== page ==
Several challenges, outside of the needed research, exist in building a better alert and warning system. Obviously, alerting and warnings around weather are only as good as the forecasting tools that predict impending severe weather events.
The lack of adoption by alert originators (AOs) of the full Integrated Public Alert and Warning System (IPAWS) capabilities is problematic as more and more of the public relies on cell phones for the majority of their communication. Two—of potentially several—reasons for lack of adoption include system costs for jurisdictions and message originators’ education, but even those with access to the IPAWS gateway can be hesitant to use the system. An effort to understand and address barriers to adoption will need to be undertaken.
The social science community’s knowledge around public response needs to be exploited when creating messages or using the system. It is important to note the wide diversity in potential message originators. For smaller jurisdictions and organizations, sending alerts may be a part-time job, and a person may only be active in the emergency response community during events; in the largest jurisdictions or organizations, public alerting may be the responsibility of a large team of individuals who are trained emergency management professionals immersed in disaster response full time.
Currently, the rules and standards of practice for issuing emergency alerts are fairly rudimentary. Several organizations contribute to these in differing ways—the Federal Communications Commission (FCC) defines system capabilities, the Federal Emergency Management Agency (FEMA) manages access to the system (requiring training before granting), and private professional organizations, such as the National Emergency Management Association (NEMA), provide some basic education. A framework is needed that provides the following:
- Clear rules of engagement and understanding of the system by local jurisdictions and development of alert and warning templates for smaller jurisdictions;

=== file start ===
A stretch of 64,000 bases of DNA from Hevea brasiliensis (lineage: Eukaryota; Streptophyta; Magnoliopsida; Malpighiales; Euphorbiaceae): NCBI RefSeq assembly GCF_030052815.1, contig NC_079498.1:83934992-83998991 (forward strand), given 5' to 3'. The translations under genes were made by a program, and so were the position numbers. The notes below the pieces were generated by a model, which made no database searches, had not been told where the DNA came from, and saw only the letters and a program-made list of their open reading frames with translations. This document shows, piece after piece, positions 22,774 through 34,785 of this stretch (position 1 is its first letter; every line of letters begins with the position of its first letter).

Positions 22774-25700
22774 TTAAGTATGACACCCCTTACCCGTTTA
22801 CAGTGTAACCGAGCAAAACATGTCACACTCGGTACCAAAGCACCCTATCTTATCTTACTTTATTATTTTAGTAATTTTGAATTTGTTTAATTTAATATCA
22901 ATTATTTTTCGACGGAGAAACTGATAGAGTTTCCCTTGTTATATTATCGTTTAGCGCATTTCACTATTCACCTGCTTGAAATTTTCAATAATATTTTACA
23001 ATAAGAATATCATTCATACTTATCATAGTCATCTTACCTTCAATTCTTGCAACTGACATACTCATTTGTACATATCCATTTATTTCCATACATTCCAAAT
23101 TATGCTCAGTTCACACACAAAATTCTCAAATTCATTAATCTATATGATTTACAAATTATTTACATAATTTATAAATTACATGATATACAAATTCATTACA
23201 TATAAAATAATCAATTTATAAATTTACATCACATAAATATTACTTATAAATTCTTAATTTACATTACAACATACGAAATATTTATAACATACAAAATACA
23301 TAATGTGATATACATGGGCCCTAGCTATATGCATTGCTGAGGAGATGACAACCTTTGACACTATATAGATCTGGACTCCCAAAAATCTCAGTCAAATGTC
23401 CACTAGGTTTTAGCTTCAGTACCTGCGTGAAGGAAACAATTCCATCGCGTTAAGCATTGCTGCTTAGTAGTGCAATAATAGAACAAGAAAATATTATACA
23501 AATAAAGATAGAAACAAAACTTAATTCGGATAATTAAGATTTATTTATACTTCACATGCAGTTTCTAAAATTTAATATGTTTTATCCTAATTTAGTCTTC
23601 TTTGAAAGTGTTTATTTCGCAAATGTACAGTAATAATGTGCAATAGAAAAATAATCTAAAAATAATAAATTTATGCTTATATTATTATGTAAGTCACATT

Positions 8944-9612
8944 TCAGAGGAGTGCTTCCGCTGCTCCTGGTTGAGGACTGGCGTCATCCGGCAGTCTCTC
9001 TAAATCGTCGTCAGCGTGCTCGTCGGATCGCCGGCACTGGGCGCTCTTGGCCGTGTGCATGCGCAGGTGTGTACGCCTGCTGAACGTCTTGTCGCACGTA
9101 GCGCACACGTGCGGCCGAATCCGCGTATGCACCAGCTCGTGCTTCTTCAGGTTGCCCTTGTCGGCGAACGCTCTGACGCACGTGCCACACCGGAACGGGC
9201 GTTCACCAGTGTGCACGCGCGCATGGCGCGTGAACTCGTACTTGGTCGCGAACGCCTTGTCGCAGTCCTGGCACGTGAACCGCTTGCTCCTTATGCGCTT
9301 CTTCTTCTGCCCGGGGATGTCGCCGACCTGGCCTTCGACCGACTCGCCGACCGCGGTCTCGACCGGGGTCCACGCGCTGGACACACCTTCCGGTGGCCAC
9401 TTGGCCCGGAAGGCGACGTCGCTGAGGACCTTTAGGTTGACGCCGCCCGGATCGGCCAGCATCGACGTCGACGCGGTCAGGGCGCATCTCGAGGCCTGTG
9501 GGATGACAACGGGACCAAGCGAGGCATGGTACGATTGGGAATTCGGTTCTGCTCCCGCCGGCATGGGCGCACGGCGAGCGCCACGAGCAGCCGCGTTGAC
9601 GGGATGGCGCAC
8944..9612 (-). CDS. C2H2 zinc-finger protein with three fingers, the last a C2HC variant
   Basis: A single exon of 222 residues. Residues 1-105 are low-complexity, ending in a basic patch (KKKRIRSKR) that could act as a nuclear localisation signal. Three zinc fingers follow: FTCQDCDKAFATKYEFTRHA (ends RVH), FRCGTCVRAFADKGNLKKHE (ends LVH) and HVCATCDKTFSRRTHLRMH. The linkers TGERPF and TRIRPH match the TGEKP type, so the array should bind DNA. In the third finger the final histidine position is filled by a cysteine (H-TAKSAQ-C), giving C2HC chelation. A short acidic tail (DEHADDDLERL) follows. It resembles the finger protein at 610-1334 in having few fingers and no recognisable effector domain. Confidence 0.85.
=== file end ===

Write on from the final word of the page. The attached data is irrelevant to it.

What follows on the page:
- Education programs for message originators that focus on understanding mental models in order to shape how these messages will be received, retransmitted (via other channels), and acted upon;
- Published lessons learned or after-action reviews from state and local emergency officials who have used the system for medium to large scale events for review;
- A help desk-style facility either at the federal or state level (see Box 4.1 for an example of similar practice);
- Public education campaigns to increase general understanding of alerting systems;
- Inclusion of private companies in the development of the framework and to encourage ongoing dialogue to explore mutual opportunities for the safety of shared constituents; and
- Periodic assessments of utility and function, examining new opportunities and technologies. Opportunities are needed to gather researchers to share insights among themselves and with those responsible for defining, building, and operating alerting systems.
Additional understanding on how new systems are integrated and adopted by local emergency management will be important if a truly integrated alert and warning ecosystem is going to be successful. For example, what is the mission and strategic plan for the Wireless Emergency Alerts (WEA) system, or any new alerting system? Does FEMA just enact what the FCC decides or is there a way to continuously modify and update the system? Whose responsibility is that? Should FEMA expand the office and have an operational section and administrative side of WEA/IPAWs? Are there additional roles that NEMA, the International Association of Emergency Managers (IAEM), and other public safety groups could play?
Technology and communications tools used by the public are quite dynamic. The technology itself evolves quickly, and with a growing smartphone application market, the applications used by individuals can quickly change. Alert and warning systems must evolve to make use of these new technologies. This supports the need for a flexible, integrated system.
However, adding to this challenge is that old and new technologies coexist for long periods of time and technologies come in and out of favor. A primary example is broadcast over-the-air television. Although usage of over-the-air television1 began to decline as cable was adopted, use as shown a slight increase as “cord-cutters” rely more heavily on streaming services.2 As individuals may still rely on over-the-air television, we must continue to ensure that those individuals receive alerts and warnings. These technology use differences may align with age differences; for example, digital media and streaming services account for 51 percent of
1 A significant amount of work is being done in the United States on the next-generation broadcast television standard, ATSC 3.0. Although the long-term technical and economic viability of ATSC 3.0 is far from certain, it has technical capabilities that could be extremely important to emergency alerting and warning. For more information, see the Advanced Warning and Response Network (AWARN) website at http://awarn.org.
2 The Nielsen Company, “The Nielsen Total Audience Report: Q2 2016,” release date September 26, 2016, http://www.nielsen.com/us/en/insights/reports/2016/the-nielsen-total-audience-report-q2-2016.html.